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When we last left Amarin (NASDAQ:AMRN), I was writing about the FDA denying the company's appeal to the FDA's ADCOM decision to wait on the company's ANCHOR indication until after the company's REDUCE-IT trial was completed.

Amarin's sole drug, Vascepa, is basically a fish oil pill that's being used to treat high triglyceride levels. The company has been approved for its MARINE indication and was seeking approval of an indication called ANCHOR. The ANCHOR indication would give drug approval to patients who have high triglyceride levels that were already taking statins. The expanded pool that makes up the patient population that Amarin is going after with the ANCHOR indication is almost 10 times as many patients as Vascepa, Amarin's sole drug, is approved to treat right now.

When I last checked in on the biotech company, I was noting that the company is going to have to make massive cuts and try and pursue profitability through Vascepa's initial indication - MARINE - with its already depleted sales force. With the FDA slamming the door on the company, things didn't look promising.

After its SPA was rejected, analysts seemed to think that the company couldn't achieve profitability strictly from its MARINE indication. Many people, including myself, poked around at the idea that the company was eventually going to have to secure more financing - if not now, well before REDUCE-IT was completed.

In the last year, on a string of bad notes for Amarin including ANCHOR denial and a CEO resignation, shareholders have watched a 76.9% decline in the company's stock price, as equity in the company has simply disappeared.

There was some news to start this week, when the FDA awarded the company with three years of marketing exclusivity for Vascepa - but the coveted NCE status that the company has sought continues to elude the company. While they have a portfolio of over 40 patents for Vascepa, NCE status was one of the credible statuses that Amarin had sought for its drug that could set it apart. Whether or not Amarin will choose to make a farce out of this by appealing this as well remains to be seen. That makes ANCHOR and NCE - two of the biggest bullish arguments over the last two years (go back and read the articles, please) no shows.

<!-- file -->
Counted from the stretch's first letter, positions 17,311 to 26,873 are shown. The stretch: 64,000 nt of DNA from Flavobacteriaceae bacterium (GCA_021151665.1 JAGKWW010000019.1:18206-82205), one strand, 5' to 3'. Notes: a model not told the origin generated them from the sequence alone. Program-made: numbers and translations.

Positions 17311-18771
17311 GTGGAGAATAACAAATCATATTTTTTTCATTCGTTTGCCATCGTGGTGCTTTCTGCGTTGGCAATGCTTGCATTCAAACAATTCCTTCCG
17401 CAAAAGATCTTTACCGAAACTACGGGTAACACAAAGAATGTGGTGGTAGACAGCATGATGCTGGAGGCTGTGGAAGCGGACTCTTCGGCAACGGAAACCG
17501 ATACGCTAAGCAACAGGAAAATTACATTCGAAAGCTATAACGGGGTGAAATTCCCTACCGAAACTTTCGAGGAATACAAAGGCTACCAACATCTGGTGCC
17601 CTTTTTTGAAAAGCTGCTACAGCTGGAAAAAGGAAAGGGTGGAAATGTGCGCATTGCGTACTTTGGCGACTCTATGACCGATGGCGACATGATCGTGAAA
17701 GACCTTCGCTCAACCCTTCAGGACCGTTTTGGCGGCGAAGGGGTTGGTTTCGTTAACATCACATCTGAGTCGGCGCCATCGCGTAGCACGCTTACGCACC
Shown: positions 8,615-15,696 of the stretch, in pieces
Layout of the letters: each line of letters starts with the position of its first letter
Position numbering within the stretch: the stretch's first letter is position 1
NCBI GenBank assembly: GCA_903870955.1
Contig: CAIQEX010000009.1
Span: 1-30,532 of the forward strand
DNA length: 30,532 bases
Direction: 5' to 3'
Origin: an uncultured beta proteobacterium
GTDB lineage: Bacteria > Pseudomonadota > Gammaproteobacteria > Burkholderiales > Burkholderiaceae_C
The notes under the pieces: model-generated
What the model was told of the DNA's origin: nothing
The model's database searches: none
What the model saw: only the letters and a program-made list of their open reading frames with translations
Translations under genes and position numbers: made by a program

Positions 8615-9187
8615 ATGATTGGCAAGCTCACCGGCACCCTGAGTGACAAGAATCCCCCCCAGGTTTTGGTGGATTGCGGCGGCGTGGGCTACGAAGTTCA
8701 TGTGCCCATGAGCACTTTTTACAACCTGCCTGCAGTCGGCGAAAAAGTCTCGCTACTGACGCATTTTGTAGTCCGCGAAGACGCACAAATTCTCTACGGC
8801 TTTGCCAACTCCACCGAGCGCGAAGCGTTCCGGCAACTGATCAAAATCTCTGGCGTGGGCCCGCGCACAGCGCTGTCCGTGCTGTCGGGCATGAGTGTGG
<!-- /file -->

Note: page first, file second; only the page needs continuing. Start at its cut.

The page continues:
If you had told Amarin longs this would happen two years ago (like Adam Feuerstein did), you would have been bashed and harangued mercilessly. But, the truth is that this is where the company stands now. And, as you can see by the comments on AMRN articles, a lot of longs that seemingly lost a lot of money are no longer interested in the company.

Interestingly enough, too, the analyst from (firm that will remain nameless but was bullish on Amarin) that blew up my private message box and offered to give me the "same information he'd given other bloggers" via the phone hasn't been heard from either.

That's right folks, the longs that aren't just cost averaging or holding on because theres no point of selling are few and far between.

To be honest, the marketing exclusivity doesn't really mean much at this point for Amarin. Longs are throwing a fit about the exclusivity being 3 years instead of the 5 that the company was seeking, but with Vascepa falling under the "fish oil" umbrella (yes, I know it's somewhat different, calm down) and with only the MARINE indication to treat, it remains to be seen if companies will even pursue generic equivalents.

When you look at the potential positive situations for Amarin, you're going to have to look a couple years out regardless - there doesn't appear to be any short term catalyst for this company, barring any type of analyst upgrades and anything unlikely out of the blue (buyout, etc.). REDUCE-IT completion and profitability from MARINE, if possible, would be years out still.

What does this mean? It means that the future is likely going to laden with continued cash burn and potential coming dilutive financing.

If the stock price can't hold its water, the company is likely to undergo a reverse split in order to maintain its listing, keep paying the executives, and tidy the share structure.

And the interesting thing is, when trying to contemplate a bull case for the stock to remain somewhat objective, it's getting really hard to string something together. What is the case where Amarin survives this without massive dilution? There doesn't seem to be one for the short-term.

Amarin stock is likely now just turning into a vortex where your money has a good chance of going to die. I'd love to have faith in new CEO John Thero, but there's nothing to work with here. If the company hands us something, I could change my mind, but as of now, Amarin remains a sell or avoid at all costs.

Source: Amarin Is Likely Now A Vortex Where Your Money Will Go To Die